The New Silk Road

Arabic Cultural Area


Xi'an, China


A liquid morning rose; from the sky, fresh as a rose, a quivering light fell, endowing each house, each tree with a palpable shape and a magic newness. The earth must have risen in just such a light the morning the world was born.
-Albert Camus

Secluded behind a massive earth wall the New Silk Road: Arabic Memory comes into view through a landscape of desert, oasis and shorelines – artifacts of ancient Mesopotamia. A procession through an expanse of sand dunes and desert transitions the visitor from urban Xi’an into Arabic time travel. The passage encourages the visitor to visualize the infinite expanse of Arabian deserts and reflect on the landscape which helped to form Arabic and pre-Arabic cultures.

The ambitions of the New Silk Road Park competition demand innovative spatial and organizational responses to bring the Arabic world into view. Our starting point is the desire to “provide an experience echoing pf the moment of transit, and convey the rich and subtle nuances of the timeless landscapes and the nomadic cultures irrigated by the famous trail”, as stated in the Project Brief. Our spatial sequences present tableaus for visitors, artists, and scholars constructed of multiple vantage points expressive of the plurality of Arabic society similar to the kaleidoscopic vision of Lawrence Durrell’s Alexandria Quartet. The two –dimensional physicality of Islamic calligraphy extrapolates to a three dimensional kinesthetic experience.

The New Silk Road: Arabic Memory is presented as a cinematographic compression of time and space wherein unfolds a panorama of stories. Arabic culture shadows appear episodically within the cinematic digital score, imbuing the project with a sense of infinite memory. The visitor’s experience is informally guided along three north – south routes; traversing the Desert Transit Route, Village Transit Route, and Sea Transit Route with the aid of digital media visitors accumulate experience. The routes are spatial episodes, accruing a continually branching pan-Arabic perspective. A digital overlay throughout the site interweaves pan –Arabic subtexts amplified in the Silk Web Cafés – media enhanced Archive and Exhibit realms.

They could see the endless flat desert beyond, broken here and there by sharp crests of rock that rose above the surface like dorsal dins of so many monstrous fish, all moving in the same direction.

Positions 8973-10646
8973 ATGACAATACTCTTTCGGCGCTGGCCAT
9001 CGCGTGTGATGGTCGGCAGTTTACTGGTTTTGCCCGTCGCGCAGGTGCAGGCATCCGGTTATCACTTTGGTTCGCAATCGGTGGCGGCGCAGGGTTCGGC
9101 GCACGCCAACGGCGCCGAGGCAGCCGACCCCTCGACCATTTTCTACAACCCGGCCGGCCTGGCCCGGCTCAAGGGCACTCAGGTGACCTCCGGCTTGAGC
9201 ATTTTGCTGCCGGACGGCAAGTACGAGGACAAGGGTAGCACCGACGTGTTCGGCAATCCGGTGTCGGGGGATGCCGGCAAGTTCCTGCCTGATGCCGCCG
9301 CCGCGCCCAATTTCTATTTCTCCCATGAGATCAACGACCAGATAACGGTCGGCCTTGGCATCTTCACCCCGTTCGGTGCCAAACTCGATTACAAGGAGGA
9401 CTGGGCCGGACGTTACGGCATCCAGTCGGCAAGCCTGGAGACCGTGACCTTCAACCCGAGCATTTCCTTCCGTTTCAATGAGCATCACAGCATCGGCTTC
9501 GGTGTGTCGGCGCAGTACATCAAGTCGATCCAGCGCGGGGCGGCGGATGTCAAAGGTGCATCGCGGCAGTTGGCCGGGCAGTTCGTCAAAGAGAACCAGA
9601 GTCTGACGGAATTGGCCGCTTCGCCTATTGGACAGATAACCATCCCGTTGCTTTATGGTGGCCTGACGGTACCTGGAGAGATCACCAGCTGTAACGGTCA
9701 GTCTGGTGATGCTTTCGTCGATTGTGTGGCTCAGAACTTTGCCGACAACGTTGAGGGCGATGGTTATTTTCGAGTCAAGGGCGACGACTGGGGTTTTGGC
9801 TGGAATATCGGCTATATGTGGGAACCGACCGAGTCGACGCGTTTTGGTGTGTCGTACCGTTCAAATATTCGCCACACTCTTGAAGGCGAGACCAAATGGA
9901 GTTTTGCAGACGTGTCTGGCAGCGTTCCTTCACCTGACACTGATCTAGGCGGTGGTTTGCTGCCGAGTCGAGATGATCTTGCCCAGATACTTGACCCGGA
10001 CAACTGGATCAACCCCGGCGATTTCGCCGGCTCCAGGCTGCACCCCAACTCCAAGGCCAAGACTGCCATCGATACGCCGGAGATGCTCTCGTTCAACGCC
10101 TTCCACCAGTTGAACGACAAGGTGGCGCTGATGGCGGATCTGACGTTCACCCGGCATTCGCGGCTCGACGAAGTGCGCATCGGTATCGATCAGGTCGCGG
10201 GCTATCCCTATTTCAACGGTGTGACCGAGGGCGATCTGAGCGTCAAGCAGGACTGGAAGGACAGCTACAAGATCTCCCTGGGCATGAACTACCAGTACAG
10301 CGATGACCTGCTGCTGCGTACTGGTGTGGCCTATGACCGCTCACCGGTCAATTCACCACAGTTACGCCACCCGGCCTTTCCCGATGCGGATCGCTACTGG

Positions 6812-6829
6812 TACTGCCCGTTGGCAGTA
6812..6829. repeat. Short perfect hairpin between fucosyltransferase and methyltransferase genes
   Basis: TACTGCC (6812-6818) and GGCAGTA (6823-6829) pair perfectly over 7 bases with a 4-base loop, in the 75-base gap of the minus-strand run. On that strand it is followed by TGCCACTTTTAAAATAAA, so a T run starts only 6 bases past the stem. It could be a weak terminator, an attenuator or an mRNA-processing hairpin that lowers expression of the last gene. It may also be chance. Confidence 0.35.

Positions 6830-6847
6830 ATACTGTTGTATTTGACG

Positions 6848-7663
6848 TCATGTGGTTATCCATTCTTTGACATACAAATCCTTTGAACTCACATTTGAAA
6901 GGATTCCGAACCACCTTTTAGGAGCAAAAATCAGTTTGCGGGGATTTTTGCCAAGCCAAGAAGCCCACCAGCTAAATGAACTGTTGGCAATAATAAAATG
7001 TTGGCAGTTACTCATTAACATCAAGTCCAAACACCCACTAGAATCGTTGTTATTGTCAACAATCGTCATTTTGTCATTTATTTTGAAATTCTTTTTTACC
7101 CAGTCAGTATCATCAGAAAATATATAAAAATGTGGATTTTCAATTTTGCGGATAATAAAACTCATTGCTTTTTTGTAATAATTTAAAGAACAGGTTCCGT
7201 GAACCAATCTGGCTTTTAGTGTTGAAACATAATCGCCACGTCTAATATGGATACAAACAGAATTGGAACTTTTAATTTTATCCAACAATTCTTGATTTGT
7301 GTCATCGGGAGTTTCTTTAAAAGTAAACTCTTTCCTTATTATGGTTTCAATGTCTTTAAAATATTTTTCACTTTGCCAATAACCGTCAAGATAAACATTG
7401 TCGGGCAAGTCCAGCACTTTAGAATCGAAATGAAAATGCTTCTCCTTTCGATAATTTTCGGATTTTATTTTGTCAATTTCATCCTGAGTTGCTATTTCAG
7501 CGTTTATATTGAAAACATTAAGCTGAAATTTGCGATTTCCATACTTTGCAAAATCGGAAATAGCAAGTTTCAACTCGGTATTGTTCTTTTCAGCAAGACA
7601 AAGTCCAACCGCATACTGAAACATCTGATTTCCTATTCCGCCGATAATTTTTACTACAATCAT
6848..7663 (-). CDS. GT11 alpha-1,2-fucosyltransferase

-Paul Bowles

The modern Silk Road is a digital version of the original; a network connecting global nodes with wire, cable, satellite and air travel. Information central to the contemporary global economy, collapses space and time in the quest for speed and efficiency, enforcing the remoteness of physical commodity. As one of the primary sources of oil, the vast wealth of the Arab nations has created consumers of the modern equivalents of the luxury goods passed through the ancient conduit between China and Europe. The modern Silk Road feeds focal Arabic cities such as Dubai, Jeddah, Amman, Cairo, Kuwait City and Doha with travel, banking and digital communication.

The New Silk Road: Arabic Memory joins the tradition of Arabian calligraphic intent with its origins in symbolic visual reference and, multiplicity of meaning and interpretation. The New Silk Road: Arabic Memory establishes a complete presence on the site buy physically projecting Arabic daily existence and celebrating the historic connection between the Arab world and the Silk Road and the less tangible connections the Arab world makes through the modern Silk Road, inform a journey through a physical manifestation of Arabic space. Purposeful in its intent to engage community, the New Silk Road: Arabic Memory is an approachable celebratory community center; a living tapestry that is woven and read, felt and lived, as it travels back in time, spirals and unfolds toward contemporary Arabia and beyond to the future